Alaska Air agrees to buy rival Hawaiian in $2.5 billion deal

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DALLAS - Alaska Air Group has agreed to buy rival Hawaiian Holdings in a US$1.9 billion (S$2.5 billion) cash and debt deal, challenging the Biden administration’s aggressive stance on mergers that has already derailed one partnership between carriers.

Alaska will pay US$18 per share in cash in a deal that includes about US$900 million of Hawaiian’s debt, according to a statement Sunday. The offer is a significant premium to Hawaiian Holdings’ US$4.86 closing share price on Dec 1.

The deal could provide a valuable lifeline to Hawaiian, whose stock has tumbled more than 52 per cent this year. The company has been hurt by the slow return of tourism between Asia and Hawaii following the Covid-19 pandemic and a ramp up in growth in the Hawaii-to-mainland US market by Southwest Airline. Alaska Air Group will be the parent holding company, with Alaska Airlines and Hawaiian Airlines continuing to operate under their separate brands.

Alaska is taking on the acquisition despite the US Justice Department filing a record number of challenges last year to corporate combinations and a pending antitrust challenge to a separate airline deal. A federal antitrust lawsuit over JetBlue Airways’ US$3.8 billion cash takeover of Spirit Airlines is nearing a close.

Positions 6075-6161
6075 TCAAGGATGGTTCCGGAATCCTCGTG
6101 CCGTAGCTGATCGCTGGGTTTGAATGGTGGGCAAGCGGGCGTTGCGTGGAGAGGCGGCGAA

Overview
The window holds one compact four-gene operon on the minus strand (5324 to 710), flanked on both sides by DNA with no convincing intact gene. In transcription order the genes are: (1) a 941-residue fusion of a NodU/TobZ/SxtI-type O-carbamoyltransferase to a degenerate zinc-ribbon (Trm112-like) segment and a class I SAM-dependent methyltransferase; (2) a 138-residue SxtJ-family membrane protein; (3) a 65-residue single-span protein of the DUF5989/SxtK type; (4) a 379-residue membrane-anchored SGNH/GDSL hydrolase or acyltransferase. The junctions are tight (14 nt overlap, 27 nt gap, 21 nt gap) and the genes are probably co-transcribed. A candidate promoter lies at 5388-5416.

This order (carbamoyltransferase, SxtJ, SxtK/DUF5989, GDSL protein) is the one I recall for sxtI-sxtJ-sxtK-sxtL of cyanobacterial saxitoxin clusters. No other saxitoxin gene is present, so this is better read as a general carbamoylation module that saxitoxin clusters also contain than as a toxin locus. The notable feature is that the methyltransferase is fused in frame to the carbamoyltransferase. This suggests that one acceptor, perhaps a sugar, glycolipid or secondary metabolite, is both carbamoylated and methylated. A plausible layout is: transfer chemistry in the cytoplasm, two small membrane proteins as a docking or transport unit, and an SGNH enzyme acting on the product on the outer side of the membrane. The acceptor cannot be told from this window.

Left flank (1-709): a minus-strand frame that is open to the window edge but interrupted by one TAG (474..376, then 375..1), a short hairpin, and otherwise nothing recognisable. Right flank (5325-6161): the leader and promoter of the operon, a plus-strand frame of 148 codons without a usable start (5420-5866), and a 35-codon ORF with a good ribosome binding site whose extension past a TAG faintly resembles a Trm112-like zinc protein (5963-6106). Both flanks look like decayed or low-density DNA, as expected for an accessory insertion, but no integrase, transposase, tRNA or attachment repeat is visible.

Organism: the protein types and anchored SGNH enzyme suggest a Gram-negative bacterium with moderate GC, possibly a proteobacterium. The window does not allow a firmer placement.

“We believe the facts will prevail that this is pro-competitive and pro-consumers,” Alaska chief financial officer Shane Tackett said in an interview. Alaska and Hawaiian Airlines overlap on 12 routes, or 3 per cent of their total seats, he said. “They are very complementary businesses.”

US regulators earlier this year succeeded in breaking up an alliance in the northeastern United States between JetBlue and American Airlines Group, after a federal judge found the partnership gave the carriers too much power in certain markets and harmed consumers by raising fares and limiting choices.

The deal could “improve fares, though increase complexity by adding long-haul operations from Hawaii to US cities and into Asia,” Bloomberg Intelligence analysts George Ferguson and Francois Duflot wrote in a note. “Overlap appears ...

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